Veon's former House employees lose appeals court rulings
HARRISBURG — A state appeals court has upheld the criminal convictions of two former House employees who were convicted of public corruption alongside their onetime boss, former Rep. Mike Veon, who's serving time in a state prison.
A three-judge Superior Court panel on Wednesday ruled against Brett Cott and Annamarie Perretta-Rosepink, both found guilty of conflict of interest, theft and conspiracy in a lengthy trial in 2010.
Cott had argued that the conflict-of-interest charge was too vague, the theft charge was unsupported by evidence, and the trial judge mishandled the replacement of a juror.
Perretta-Rosepink's appeal argued that she did not have a regular schedule, so the conflict-of-interest charge should not apply, a 48-hour advance notice for getting prosecution evidence had been violated, and the state could not be a theft victim.
Cott and Perretta-Rosepink, who were acquitted of multiple counts at their trial, sought a review related to an impromptu and unauthorized trip by jurors to the state Capitol, a few blocks from the Dauphin County Courthouse.
Superior Court Judge Mary Jane Bowes wrote that Cott had ample reason to think the conflict-of-interest law would apply to him, even though he was a paid legislative staffer and not an elected official.
“The statute in question fails to criminalize amorphous behavior,” Bowes wrote in the opinion. “One can have no doubt that being paid bonuses with taxpayer money for services performed on political campaigns violated its strictures.”
Veon, a former Beaver County state representative who once was the second-ranking leader in the House Democratic caucus, was convicted of theft, conspiracy and conflict of interest for illegally diverting state funds.
Show commenting policy
TribLive commenting policy
You are solely responsible for your comments and by using TribLive.com you agree to our Terms of Service.
We moderate comments. Our goal is to provide substantive commentary for a general readership. By screening submissions, we provide a space where readers can share intelligent and informed commentary that enhances the quality of our news and information.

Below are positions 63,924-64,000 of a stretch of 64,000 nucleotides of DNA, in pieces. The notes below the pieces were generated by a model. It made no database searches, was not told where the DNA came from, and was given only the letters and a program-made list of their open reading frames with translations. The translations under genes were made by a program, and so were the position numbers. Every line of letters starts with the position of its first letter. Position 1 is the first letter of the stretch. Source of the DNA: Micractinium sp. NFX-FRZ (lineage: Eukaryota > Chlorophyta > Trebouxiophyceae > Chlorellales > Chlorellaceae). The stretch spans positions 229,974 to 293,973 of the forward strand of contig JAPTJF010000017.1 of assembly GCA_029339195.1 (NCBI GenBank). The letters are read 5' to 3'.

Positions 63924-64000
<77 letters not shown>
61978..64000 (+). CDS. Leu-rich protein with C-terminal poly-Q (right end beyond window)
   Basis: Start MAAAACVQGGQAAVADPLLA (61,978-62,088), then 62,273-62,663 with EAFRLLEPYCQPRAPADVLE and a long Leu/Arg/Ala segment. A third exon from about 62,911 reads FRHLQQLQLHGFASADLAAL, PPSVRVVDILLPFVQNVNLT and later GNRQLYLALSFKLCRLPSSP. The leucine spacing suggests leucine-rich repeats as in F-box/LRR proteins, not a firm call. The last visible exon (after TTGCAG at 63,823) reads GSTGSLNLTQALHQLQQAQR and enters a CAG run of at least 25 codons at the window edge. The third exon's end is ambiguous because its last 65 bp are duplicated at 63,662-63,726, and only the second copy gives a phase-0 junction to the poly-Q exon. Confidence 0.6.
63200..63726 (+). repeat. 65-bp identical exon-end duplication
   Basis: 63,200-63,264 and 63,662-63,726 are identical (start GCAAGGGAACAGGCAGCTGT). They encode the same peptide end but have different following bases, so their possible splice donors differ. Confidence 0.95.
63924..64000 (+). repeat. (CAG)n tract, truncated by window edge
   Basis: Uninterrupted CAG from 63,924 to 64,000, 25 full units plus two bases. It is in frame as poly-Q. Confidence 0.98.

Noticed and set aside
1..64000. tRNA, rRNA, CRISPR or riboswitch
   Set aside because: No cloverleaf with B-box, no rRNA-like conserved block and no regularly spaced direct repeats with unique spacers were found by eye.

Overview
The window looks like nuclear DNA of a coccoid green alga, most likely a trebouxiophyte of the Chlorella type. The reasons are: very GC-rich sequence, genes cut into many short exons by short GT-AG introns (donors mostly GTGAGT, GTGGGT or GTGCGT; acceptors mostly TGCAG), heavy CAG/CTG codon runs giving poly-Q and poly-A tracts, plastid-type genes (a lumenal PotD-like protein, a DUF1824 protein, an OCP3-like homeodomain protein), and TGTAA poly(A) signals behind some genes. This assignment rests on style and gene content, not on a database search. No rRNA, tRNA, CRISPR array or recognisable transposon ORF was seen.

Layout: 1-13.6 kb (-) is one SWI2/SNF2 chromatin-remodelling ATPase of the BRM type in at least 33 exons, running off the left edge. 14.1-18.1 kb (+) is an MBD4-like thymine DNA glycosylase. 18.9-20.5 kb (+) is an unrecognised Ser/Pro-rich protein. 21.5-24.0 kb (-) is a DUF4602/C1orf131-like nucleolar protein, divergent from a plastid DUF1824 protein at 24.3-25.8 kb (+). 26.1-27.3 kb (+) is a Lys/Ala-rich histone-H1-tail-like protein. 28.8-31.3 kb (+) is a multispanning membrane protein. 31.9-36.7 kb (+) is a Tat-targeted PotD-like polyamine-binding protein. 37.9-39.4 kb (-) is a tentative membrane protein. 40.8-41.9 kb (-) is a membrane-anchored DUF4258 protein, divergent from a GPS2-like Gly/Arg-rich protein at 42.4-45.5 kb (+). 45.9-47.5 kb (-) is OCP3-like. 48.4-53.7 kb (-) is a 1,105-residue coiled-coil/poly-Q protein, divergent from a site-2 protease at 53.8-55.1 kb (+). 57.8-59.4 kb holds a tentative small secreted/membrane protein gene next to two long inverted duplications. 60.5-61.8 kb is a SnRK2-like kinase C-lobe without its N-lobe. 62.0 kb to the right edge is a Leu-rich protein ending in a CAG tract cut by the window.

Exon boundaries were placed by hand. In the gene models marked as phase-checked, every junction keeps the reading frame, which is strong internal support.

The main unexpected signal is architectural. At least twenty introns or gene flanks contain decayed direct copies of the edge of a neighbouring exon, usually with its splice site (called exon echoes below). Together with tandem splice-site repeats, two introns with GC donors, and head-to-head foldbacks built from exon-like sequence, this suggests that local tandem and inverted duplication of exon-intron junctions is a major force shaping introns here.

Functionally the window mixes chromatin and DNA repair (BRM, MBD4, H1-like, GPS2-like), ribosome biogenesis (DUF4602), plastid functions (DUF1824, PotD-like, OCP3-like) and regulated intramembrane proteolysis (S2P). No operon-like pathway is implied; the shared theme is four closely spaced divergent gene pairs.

While most comments will be posted if they are on-topic and not abusive, moderating decisions are subjective. We will make them as carefully and consistently as we can. Because of the volume of reader comments, we cannot review individual moderation decisions with readers.
We value thoughtful comments representing a range of views that make their point quickly and politely. We make an effort to protect discussions from repeated comments either by the same reader or different readers.
We follow the same standards for taste as the daily newspaper. A few things we won't tolerate: personal attacks, obscenity, vulgarity, profanity (including expletives and letters followed by dashes), commercial promotion, impersonations, incoherence, proselytizing and SHOUTING. Don't include URLs to Web sites.
We do not edit comments. They are either approved or deleted. We reserve the right to edit a comment that is quoted or excerpted in an article. In this case, we may fix spelling and punctuation.
We welcome strong opinions and criticism of our work, but we don't want comments to become bogged down with discussions of our policies and we will moderate accordingly.
We appreciate it when readers and people quoted in articles or blog posts point out errors of fact or emphasis and will investigate all assertions. But these suggestions should be sent via e-mail. To avoid distracting other readers, we won't publish comments that suggest a correction. Instead, corrections will be made in a blog post or in an article.
- ‘Racy’ emails could stay hidden under Pennsylvania open records law
- Retiring circuit judge, a Carnegie native, ‘helped tutor generations’
- Troopers hurt while busting alleged drunken driver
- Man charged in slaying reported voices, police say
- Decline of Pa. police pursuits ‘a step in the right direction’
- State police trooper shot dead outside northeastern Pa. barracks
- Activist spotlights nation’s food waste with Pa. stop
- Centre County entrepreneur with ‘new ideas’ named to LCB board
- Lack of lethal injection drugs causes execution stay
- Savagery of ISIS stirs the grief of 9/11 for survivors
- Development of Flight 93 National Memorial focuses on keeping the story alive for generations to come